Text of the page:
For the past few weeks, we’ve been cleaning out my mom’s apartment. She died a few months ago. I was surprised at how much stuff I left in her apartment, how much stuff everyone in my family collected throughout the years. Now, her stuff is at my house and, well – there’s just too much stuff. I’m hoping that the season of Samhain has time for some rummaging, sorting, giving away, and old-fashioned dumping.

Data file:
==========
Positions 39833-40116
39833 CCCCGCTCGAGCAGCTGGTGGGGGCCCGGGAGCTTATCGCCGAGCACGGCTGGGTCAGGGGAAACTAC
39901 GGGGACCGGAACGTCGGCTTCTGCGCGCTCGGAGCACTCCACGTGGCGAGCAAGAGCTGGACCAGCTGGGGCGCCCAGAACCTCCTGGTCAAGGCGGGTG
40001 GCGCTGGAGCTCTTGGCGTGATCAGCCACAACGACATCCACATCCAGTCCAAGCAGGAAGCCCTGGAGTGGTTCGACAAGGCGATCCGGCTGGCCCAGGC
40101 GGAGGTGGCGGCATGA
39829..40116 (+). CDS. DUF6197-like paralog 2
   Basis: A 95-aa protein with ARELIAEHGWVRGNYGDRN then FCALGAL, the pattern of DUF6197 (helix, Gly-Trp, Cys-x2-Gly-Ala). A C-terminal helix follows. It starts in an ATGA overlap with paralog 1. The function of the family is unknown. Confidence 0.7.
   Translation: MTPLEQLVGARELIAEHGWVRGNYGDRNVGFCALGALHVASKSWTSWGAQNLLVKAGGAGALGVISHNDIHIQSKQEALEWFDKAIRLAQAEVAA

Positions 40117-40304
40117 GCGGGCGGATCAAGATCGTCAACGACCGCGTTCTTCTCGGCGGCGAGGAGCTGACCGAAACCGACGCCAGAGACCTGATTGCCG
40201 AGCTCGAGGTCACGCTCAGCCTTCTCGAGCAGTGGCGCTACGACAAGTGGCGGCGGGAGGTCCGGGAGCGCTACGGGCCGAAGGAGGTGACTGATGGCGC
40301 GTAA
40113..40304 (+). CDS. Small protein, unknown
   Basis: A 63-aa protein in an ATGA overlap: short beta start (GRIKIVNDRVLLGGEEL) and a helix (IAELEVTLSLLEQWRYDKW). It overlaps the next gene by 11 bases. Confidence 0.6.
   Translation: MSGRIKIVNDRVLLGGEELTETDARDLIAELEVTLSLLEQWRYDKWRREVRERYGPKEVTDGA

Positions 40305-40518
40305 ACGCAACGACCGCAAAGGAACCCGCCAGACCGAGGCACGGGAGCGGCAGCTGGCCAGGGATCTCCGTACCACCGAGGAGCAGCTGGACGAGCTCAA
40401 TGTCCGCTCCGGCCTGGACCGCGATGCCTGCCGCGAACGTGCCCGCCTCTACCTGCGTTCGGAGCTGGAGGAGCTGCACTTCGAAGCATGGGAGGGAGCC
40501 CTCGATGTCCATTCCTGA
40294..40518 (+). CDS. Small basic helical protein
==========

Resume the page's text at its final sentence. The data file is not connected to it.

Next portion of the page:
The English language is in the midst of a gender revolution – one that began the first time someone questioned why the default state of every noun and pronoun was masculine. Since that point, “humankind” has gradually replaced “mankind,” and the male-centric generic “his” has given way to “hers or his” or (the still grammatically incorrect) “theirs.” Gradually, the language has moved toward treating both genders equitably. However, the preceding statement presumes that there are only two genders, and highlights a very real gender gap remaining in the language: the presumption that gender has only two variants, and thus requires two, or perhaps three, pronouns to reflect reality. Like the generic “he,” the use of these gendered pronouns is so commonplace that it’s all but invisible, except to the people who don’t fit either one and their allies.